Goodbye, Goodbuy! starts next week at RIT

Recycling program saved 35 tons from landfills and raised $24,700 last year




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201705/gg16sale.jpg

A. Sue Weisler

More than 35 tons of items were donated and sold in last year’s Goodbye, Goodbuy! recycling and sustainability program at RIT. Collection begins next week for the sale which is scheduled for Aug. 22-26 in Clark Gym.

One of the largest college recycling and sustainability programs in the country is set to begin Monday, when the third annual Goodbye, Goodbuy! event kicks off as students begin to move out at the end of the academic year at Rochester Institute of Technology.

Up to 200 volunteers are needed to help collect, weigh, sort, store and sell items the RIT students will donate rather than throw out. The items will be sorted, cleaned and sold at thrift store prices to incoming students during orientation week Aug. 22-26.

“This is a program that we’re all passionate about—we wouldn’t be spending finals week doing this if we weren’t all passionate about it,” said Goodbye, Goodbuy! program manager Erica Hickey, a fourth-year advertising and public relations major from Byron, N.Y. “We’ve measured the success of the program and we know the impact we’ve made on the RIT campus.”

Although other colleges in the country may encourage students to recycle rather than throw away items, the numbers involved in RIT’s Goodbye, Goodbuy! student-run program are staggering:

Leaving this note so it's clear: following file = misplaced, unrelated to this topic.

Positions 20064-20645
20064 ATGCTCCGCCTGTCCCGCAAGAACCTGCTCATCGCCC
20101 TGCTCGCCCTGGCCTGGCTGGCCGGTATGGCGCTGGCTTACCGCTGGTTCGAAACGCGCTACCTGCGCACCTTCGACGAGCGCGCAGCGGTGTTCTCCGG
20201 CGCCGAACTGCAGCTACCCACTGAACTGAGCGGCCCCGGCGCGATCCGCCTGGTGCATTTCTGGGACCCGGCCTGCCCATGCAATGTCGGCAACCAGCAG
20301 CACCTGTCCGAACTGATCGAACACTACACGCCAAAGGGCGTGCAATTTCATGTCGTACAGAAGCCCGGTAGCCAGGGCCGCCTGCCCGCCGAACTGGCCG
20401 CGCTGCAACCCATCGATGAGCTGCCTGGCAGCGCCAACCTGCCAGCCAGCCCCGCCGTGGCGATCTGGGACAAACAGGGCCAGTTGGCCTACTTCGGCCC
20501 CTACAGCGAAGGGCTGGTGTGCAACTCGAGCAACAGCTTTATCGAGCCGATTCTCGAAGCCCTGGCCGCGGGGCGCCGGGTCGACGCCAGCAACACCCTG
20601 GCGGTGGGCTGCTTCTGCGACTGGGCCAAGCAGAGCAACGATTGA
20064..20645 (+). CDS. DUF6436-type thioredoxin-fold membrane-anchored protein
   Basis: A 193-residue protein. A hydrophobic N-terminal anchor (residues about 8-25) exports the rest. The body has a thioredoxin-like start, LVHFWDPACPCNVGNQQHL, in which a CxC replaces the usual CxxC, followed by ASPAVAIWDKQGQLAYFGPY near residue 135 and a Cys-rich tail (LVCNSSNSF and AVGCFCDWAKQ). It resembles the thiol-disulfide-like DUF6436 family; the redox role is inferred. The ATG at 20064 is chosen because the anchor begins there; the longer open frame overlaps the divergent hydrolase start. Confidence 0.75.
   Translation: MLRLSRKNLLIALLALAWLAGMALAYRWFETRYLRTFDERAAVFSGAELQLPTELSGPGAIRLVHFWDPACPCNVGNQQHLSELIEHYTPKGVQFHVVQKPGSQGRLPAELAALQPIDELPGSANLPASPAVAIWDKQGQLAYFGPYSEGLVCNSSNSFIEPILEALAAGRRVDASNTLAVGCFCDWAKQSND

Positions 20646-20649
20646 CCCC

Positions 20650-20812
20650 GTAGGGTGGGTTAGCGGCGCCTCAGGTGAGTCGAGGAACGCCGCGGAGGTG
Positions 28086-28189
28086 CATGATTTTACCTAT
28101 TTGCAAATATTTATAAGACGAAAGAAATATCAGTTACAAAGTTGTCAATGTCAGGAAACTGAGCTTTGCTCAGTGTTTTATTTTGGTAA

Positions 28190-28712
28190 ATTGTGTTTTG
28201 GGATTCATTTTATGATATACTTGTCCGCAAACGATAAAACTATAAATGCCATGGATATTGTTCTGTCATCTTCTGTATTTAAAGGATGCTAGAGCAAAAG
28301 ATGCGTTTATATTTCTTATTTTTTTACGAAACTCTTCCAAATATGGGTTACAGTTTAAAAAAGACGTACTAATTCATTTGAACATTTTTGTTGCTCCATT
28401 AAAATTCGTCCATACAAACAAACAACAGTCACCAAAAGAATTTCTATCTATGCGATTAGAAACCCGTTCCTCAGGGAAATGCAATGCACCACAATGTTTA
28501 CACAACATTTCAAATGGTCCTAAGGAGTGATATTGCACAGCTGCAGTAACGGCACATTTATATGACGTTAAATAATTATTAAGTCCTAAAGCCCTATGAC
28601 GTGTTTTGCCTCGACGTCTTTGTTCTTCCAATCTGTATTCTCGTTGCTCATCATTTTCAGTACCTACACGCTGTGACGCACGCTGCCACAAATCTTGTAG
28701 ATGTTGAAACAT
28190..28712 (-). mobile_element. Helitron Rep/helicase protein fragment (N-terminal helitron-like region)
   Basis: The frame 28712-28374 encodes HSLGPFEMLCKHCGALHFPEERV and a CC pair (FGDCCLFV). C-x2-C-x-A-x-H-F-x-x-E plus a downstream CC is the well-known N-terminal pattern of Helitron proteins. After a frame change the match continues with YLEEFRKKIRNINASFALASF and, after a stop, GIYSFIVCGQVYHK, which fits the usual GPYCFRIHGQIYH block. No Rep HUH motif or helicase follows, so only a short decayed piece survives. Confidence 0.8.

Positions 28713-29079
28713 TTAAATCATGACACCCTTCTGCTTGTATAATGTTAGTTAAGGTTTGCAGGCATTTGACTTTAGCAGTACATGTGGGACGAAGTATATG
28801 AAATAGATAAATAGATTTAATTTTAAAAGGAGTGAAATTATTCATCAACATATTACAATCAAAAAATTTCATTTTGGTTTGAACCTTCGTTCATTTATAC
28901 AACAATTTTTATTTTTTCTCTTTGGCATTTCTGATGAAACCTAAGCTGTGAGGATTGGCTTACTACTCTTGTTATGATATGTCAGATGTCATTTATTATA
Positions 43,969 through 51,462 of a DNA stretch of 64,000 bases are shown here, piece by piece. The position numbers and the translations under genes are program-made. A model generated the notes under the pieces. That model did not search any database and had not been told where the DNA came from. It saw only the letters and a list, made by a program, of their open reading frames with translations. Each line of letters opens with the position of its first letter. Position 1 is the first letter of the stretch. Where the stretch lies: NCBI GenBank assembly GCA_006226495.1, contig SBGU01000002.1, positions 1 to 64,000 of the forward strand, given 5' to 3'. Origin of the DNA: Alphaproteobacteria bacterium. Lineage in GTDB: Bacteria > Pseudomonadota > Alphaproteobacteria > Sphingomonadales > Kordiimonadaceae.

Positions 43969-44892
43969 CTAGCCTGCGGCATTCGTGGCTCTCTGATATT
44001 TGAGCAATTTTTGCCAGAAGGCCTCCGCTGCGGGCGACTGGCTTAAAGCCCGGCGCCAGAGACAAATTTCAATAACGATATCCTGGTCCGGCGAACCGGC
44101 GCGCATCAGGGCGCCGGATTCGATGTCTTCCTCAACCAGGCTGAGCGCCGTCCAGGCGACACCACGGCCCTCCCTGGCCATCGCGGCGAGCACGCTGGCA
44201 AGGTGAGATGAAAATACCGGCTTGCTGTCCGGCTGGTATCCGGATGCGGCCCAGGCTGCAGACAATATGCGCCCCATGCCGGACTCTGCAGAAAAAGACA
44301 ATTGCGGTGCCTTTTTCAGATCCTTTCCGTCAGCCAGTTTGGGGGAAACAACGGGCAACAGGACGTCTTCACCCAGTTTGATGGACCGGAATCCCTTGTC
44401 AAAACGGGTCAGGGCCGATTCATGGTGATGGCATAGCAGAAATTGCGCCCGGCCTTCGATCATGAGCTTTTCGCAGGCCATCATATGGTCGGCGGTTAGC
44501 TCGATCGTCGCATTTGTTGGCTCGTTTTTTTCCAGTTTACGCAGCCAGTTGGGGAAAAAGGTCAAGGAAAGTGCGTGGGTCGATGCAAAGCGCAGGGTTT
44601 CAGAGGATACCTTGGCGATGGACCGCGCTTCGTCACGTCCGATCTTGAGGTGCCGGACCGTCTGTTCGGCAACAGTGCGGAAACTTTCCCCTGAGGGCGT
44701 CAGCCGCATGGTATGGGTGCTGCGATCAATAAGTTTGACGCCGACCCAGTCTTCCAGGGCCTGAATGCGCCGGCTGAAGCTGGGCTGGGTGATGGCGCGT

• More than 35 tons of items were collected last year as students moved out. That is 70,000 pounds of waste not being sent to a landfill and not being paid by the college to be hauled away.
  • $24,700 was raised by selling the donated items to incoming students. The money will be used to continue the program.
  • More than 200 students, faculty, staff and administrators helped in the effort last year.
  • The program has 14 paid staff members this year.
  • Seven tractor-trailers will be storing collected items in B Lot during the summer, and RIT has provided three containers for storage.
  • Three box trucks and three golf carts will be used to help transport items and people to and from the processing hubs.

Collection begins Monday and continues through Saturday.

Donation areas will be marked with the Goodbye, Goodbuy! logo on every dorm floor and near dumpsters on campus apartment complexes. Those living in off-campus housing including Park Point who would like to participate can drop items off at Sol Heumann Hall Study Room on the first floor for processing.

Donations have included small appliances, furniture, clothing, toiletries—just about everything you can imagine in a college dorm room.

“Last year we even received electronics, Xboxes and laptops,” Hickey said.

Unidentified liquids, weapons, alcohol and prescription medication will not be accepted.

New this year, opened or perishable food including fruits and vegetables can be collected. As a member of the Post Landfill Action Network, Goodbye, Goodbuy! has arranged for those items to be donated to local organizations the same day.

“Our primary goal is to divert waste,” Hickey said. Saving students money, having the program pay for itself and getting students thinking about sustainability are all benefits of the program.

Student volunteers are still needed. A training session is scheduled for 2 p.m. Sunday in the Campus Center, Room 1010. Volunteers receive a free T-shirt and can shop at the sale a day before anyone else.

To volunteer, sign up online. Visit the RIT Goodbye, Goodbuy! page on Facebook, Twitter, Instagram or contact ggrit@rit.edu for more information.

201705/gg16sale.jpg

A. Sue Weisler

More than 35 tons of items were donated and sold in last year’s Goodbye, Goodbuy! recycling and sustainability program at RIT. Collection begins next week for the sale which is scheduled for Aug. 22-26 in Clark Gym.